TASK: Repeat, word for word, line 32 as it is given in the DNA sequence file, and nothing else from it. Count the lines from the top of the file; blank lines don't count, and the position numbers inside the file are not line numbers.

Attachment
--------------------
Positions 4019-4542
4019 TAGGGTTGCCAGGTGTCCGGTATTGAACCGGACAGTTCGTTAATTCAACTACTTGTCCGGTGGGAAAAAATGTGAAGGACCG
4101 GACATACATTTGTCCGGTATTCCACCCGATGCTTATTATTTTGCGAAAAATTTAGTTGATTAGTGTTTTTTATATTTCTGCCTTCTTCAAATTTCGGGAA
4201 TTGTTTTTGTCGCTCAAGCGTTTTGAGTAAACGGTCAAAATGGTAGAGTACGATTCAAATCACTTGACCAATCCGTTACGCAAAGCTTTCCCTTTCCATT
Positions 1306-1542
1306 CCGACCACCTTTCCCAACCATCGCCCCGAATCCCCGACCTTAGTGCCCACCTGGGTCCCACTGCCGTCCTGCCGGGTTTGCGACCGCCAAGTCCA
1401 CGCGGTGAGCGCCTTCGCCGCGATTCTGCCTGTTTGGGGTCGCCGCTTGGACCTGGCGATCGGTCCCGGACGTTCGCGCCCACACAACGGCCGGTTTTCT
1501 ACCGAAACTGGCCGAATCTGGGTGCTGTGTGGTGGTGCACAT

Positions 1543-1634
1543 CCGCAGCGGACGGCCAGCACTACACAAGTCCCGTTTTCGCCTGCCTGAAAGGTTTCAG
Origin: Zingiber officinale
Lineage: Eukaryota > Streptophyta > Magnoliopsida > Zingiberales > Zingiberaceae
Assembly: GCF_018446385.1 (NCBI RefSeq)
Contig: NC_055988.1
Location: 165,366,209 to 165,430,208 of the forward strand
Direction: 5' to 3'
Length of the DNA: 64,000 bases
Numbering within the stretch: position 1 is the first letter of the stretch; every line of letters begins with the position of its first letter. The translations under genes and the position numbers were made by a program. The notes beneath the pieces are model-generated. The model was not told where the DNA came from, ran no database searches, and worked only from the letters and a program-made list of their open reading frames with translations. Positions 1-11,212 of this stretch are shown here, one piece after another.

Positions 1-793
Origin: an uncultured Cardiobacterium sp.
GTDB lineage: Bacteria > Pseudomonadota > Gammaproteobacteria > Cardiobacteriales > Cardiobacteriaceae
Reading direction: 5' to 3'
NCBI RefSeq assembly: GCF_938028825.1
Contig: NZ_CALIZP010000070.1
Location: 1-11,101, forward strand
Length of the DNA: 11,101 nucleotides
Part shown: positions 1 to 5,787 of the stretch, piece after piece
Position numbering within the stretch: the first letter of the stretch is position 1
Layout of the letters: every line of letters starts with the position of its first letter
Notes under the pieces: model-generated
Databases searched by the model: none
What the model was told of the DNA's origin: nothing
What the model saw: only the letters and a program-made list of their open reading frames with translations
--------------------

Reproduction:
What the model was told of the DNA's origin: nothing